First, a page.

Too many television sets in a home are unnecessary for several reasons, whether they are being used regularly or not. The goal is to not let cable TV deals grab a hold of your everyday routine.
All of them running can add up to higher energy and maintenance bills. Important reasons to cut down on the number of TVs in your home whether they are old or new have to do with environmental, health, and social issues. It’s a good idea to avoid being a passive “couch potato” who’s glued to the tube, as everyone needs a certain amount of physical exercise and social interaction.
If you use all small flat-screens LCDs then your energy savings will be noticeable compared with old CRTs or bigger screens. While newer 32 inch flat-screen LCDs use 50 watts, 42 to 65 inch plasma TVs use 90 to 214 watts compared with older CRTs that use 65 to 133 watts. Larger flat-screens up to 65 inches can use as much as 198 watts. Usually the more modern the unit is, the more energy efficient it is. One way to save energy is to plug TVs into power strips.
In 2011 the Federal Trade Commission began to require all TV manufacturers to include an Energy Label Guide on their units that gave consumers information on the average energy costs that the sets generate per year. A TV that only uses an average 37 watts, for example, might cost $8 per year. Running several TVs all the time can add up, especially with energy prices being very unpredictable.
Certain types of flat-screen LCD televisions can include toxic waste if they consist of cold cathode fluorescent lamps (CCFLs). These lamps contain mercury, which is an environmentally harmful chemical. LCDs with light emitting diodes (LED) such as the Sony EX520, however, do not use mercury. TVs that use LED backlights, which are growing in popularity, are more environmentally friendly and can also help reduce energy costs by 12 percent.
A person who watches television several hours per day can eventually face several adverse health risks. In 2006 a Cornell University study was reported in Time Magazine linking the rise in autism with the growth of cable TV viewing in the 1970s and 1980s. It’s important to note, however, that several other causes to autism have been found since this study. Other studies show that excessive television viewing can increase the chances of problems with vision, attention span, obesity and even more serious health issues.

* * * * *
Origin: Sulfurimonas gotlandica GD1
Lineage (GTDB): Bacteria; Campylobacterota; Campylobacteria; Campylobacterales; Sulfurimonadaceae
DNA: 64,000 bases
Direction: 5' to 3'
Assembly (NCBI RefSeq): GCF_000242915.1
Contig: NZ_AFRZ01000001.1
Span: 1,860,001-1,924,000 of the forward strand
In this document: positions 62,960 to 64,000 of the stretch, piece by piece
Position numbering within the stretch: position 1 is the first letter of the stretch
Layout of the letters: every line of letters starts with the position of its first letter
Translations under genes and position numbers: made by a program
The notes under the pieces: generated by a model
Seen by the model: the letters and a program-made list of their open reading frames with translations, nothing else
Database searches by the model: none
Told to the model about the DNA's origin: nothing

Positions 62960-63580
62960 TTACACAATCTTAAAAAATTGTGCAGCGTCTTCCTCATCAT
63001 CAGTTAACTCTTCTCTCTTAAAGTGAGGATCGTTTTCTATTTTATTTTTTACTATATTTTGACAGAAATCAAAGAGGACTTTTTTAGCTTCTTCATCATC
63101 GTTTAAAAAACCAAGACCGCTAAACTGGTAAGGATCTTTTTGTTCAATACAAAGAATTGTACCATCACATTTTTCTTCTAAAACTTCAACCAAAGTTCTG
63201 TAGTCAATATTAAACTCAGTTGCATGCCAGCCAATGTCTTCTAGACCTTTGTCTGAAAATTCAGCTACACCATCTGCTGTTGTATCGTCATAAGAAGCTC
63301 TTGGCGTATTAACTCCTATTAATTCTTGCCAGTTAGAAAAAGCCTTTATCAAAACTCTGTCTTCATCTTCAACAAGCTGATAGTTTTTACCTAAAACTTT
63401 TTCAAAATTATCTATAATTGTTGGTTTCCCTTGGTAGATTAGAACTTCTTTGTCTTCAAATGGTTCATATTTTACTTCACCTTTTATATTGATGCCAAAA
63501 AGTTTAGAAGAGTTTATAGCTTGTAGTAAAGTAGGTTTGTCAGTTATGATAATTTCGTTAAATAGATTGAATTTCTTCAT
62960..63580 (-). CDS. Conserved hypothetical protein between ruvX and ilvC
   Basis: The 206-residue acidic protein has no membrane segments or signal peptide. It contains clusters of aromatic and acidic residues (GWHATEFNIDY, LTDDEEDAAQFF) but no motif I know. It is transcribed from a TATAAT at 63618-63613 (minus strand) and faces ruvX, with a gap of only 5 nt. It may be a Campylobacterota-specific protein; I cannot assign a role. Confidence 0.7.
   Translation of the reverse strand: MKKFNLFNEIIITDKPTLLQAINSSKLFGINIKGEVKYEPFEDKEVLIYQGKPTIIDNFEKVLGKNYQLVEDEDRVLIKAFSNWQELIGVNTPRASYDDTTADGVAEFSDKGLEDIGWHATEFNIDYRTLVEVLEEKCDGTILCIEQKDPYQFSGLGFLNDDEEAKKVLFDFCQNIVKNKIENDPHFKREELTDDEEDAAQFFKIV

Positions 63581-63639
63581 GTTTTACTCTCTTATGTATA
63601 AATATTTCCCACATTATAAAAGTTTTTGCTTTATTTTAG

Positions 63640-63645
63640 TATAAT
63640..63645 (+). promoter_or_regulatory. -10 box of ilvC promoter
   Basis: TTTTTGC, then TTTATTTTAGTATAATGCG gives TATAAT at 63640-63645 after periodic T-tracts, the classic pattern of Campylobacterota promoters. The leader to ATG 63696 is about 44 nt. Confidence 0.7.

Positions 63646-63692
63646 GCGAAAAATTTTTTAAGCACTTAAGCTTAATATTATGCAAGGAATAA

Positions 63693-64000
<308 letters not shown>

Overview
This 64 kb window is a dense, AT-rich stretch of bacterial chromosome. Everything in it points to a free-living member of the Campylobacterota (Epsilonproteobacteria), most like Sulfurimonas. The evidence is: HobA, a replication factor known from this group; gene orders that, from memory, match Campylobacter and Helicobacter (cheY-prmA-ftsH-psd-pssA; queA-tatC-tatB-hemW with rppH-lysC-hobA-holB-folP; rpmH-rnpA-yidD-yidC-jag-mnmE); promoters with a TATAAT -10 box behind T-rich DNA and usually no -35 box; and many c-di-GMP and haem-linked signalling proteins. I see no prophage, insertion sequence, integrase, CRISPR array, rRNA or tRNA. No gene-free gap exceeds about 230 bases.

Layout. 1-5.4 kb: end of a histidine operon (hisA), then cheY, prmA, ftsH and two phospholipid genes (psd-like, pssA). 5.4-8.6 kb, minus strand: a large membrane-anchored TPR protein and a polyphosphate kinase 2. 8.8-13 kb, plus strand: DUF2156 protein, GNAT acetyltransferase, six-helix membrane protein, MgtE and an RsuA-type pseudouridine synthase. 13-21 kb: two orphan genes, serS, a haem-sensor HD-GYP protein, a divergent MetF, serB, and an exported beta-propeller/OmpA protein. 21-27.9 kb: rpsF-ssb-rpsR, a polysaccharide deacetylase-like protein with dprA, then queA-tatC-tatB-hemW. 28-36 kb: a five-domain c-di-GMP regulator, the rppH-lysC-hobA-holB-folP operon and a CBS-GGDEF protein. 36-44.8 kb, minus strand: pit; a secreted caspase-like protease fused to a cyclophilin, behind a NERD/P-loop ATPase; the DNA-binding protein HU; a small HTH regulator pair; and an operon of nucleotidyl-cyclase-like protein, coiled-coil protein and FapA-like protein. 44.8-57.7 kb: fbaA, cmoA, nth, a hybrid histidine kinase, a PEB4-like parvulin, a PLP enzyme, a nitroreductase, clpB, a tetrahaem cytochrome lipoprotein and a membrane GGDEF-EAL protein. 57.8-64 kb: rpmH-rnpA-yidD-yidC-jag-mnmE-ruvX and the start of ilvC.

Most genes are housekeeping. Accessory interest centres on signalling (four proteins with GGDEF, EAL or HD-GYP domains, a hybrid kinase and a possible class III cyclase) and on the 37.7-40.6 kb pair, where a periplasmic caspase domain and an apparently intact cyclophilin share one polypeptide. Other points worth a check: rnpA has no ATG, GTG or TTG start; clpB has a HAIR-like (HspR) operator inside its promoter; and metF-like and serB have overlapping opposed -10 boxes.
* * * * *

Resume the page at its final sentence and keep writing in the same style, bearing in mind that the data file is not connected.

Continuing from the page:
According to Dr. J. Leenert Veerman, who published a report in the British Journal of Sports Medicine, every hour that a person watches TV shortens their life by 22 minutes. He concluded that watching TV six hours a day can shorten a lifespan by five years compared with people who never watch TV. Furthermore, in 2011 the Journal of the American Medical Association reported that a study at Harvard School of Public Health in Boston found that watching television beyond five hours per day increases risks in diabetes, heart disease and early death.
Keeping Life Enjoyable
Television should be consumed moderately. One of the reasons for so many growing health problems in America these days is that people don’t get enough physical exercise. Just walking can help keep the body in shape. The average American watches TV two to five hours per day, which cuts into time the person could be doing something productive. Another problem with several TVs in one home, especially in a family household, is that it can reduce interaction between family members.
While it’s convenient to have more than one television in a household in case different people want to watch different shows at the same time, multiple TVs can lure several people toward passive lifestyles while shortening the lifespan of each TV, as newer models usually require more expensive repair work. Planning out and limiting your viewing helps reduce over exposure to the tube while increasing appreciation for your favorite programming.
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